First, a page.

This is easy, accomplished through a simple comparator. Here I have divided the Redstone signal into two tracks, each with a different purpose.

The destination chest at the top of the image has 110 sticks so that whenever it receives 14 of something else (e.g., cobblestone) the comparator strength increases from 1 to 2.

(3) Shut off the flow of items when the desired number is reached

The piece of dust on the cobblestone block powers a repeater that shuts off the flow of items to the chest once the number of cobblestone reaches 14.

The Redstone on the cobblestone block powers a repeater that deactivates the lower hopper.

(4) Change the output signal

The second piece of Redstone dust extending backward from the chest to the repeater changes the output signal once the number of cobblestone reaches 14. By default the bottom Redstone lamp is lit while the middle lamp is deactivated. When this line is powered by the increased comparator signal (from 1 to 2), that bottom lamp is deactivated and the middle lamp is activated.

The increased comparator signal deactivates the bottom lamp and activates the middle lamp.

This is a better view of the line that activates the middle lamp.

And again with the middle lamp.

(5) Redirect subsequent items into an overflow hopper

When the bottom hopper is disabled by a Redstone signal, items will now go into the overflow hopper, because though it is also disabled by a Redstone signal (so it cannot pull or push), the top left hopper (the one beneath the deposit chest) can still push items. This is why it is important for the first hopper to point to the overflow hopper.

(6) Detect the presence of items in the overflow hopper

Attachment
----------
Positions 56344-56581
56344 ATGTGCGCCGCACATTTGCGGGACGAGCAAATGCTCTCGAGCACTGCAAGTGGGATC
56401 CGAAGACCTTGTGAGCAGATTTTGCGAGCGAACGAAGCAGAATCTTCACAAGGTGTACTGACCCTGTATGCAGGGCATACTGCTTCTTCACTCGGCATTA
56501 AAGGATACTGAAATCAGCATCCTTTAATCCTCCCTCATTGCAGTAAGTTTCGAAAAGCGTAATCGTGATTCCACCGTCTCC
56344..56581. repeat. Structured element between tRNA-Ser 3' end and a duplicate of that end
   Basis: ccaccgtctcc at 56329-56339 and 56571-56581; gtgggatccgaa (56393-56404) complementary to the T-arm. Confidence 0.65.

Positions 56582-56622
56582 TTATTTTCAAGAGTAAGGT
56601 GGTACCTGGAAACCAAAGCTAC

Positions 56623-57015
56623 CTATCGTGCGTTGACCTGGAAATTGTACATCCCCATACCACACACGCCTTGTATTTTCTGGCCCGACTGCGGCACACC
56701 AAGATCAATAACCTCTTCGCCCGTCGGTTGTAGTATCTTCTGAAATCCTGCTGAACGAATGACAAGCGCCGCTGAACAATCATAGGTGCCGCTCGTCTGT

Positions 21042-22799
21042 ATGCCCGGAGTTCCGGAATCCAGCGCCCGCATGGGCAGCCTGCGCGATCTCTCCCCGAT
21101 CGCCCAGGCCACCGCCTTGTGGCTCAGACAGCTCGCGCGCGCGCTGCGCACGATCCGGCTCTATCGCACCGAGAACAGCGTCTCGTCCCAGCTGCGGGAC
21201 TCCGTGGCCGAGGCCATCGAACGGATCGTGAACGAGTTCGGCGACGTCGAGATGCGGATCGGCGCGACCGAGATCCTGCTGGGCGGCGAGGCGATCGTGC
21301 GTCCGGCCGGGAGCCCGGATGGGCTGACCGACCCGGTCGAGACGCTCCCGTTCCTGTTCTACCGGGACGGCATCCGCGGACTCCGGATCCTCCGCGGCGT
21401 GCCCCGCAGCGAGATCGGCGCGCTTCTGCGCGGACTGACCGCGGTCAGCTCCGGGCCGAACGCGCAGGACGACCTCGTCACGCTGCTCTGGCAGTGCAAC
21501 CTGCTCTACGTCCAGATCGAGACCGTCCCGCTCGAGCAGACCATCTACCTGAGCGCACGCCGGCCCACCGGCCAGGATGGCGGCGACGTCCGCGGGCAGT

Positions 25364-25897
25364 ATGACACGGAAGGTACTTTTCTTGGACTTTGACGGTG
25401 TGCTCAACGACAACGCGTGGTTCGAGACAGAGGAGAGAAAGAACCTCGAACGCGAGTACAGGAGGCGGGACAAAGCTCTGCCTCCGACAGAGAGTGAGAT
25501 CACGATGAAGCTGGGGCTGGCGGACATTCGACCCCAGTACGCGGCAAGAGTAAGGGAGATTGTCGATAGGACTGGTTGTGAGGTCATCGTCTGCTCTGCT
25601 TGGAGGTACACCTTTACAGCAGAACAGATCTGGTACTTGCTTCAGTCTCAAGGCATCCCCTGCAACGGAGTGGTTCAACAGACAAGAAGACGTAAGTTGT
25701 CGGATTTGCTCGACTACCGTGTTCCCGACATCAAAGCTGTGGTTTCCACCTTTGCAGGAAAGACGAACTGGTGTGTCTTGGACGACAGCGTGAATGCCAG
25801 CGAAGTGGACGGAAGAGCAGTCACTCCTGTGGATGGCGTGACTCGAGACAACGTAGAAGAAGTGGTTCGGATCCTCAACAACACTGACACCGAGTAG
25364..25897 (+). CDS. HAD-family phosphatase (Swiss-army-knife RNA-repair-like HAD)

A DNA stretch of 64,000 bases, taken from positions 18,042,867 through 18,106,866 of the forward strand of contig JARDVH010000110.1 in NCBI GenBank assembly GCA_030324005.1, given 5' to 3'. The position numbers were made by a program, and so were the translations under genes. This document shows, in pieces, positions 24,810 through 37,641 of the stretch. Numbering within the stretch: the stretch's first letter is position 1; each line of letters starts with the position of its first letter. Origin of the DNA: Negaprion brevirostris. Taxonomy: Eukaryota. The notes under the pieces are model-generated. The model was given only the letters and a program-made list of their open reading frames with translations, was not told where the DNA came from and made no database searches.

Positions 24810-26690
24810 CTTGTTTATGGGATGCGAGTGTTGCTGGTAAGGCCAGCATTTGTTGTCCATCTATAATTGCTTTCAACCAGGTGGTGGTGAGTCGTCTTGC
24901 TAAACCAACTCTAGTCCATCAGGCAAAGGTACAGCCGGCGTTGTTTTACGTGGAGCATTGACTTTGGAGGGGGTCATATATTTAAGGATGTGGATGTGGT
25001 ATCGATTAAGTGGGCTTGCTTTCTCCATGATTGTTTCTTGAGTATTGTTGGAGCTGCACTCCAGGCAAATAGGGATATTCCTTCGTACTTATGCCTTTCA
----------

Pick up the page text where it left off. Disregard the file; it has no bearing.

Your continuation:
A new comparator now detects items in the overflow hopper and sends out a new signal to change the output lamps.

This comparator detects whether items are in the overflow hopper.

(7) Change the output signal again

The signal from the overflow comparator simultaneously activates the top lamp and deactivates the middle lamp.

By default, the Redstone torch sitting over the top lamp is disabled by another Redstone torch that sits in front of the overflow comparator.

When items are in the overflow hopper, the first torch is disabled, allowing the second torch to activate the top lamp.

It also activates the line of Redstone dust that sits over and deactivates the torch that powers the middle lamp. Notice that the repeater is on a slab. This is important. Otherwise the torch that powers the middle lamp would also power the top lamp.

Some final notes

This system, as it stands, needs to be manually reset (items must be manually removed from the chest and the overflow hopper). It also has one main quirk – if you place more than 14 items in the deposit chest at one time, it still works, but a single item gets trapped in the bottom left hopper. To make this not happen, there are several things you could do. You could use some Redstone to slow down the movement of items through the left hoppers. Otherwise, you could use another hopper and a vertical dropper chain to pull excess items from the bottom left hopper automatically. Finally, you could slow down the flow of items into the system by using droppers and a comparator clock to inject items more slowly into the top left hopper rather than having that hopper pull items directly from the deposit chest. I’ll leave you to design those fixes.

Bottom line, however: this system actually works. It measures an inventory, sends out one signal if there are less than a specific number of items in the inventory, another signal if there are exactly that specific number of items in the inventory, and a third signal if there are more items (meaning, items in a separate overflow inventory). So if you absolutely have to have exactly 14 items in a chest and no more, this is how you can do it.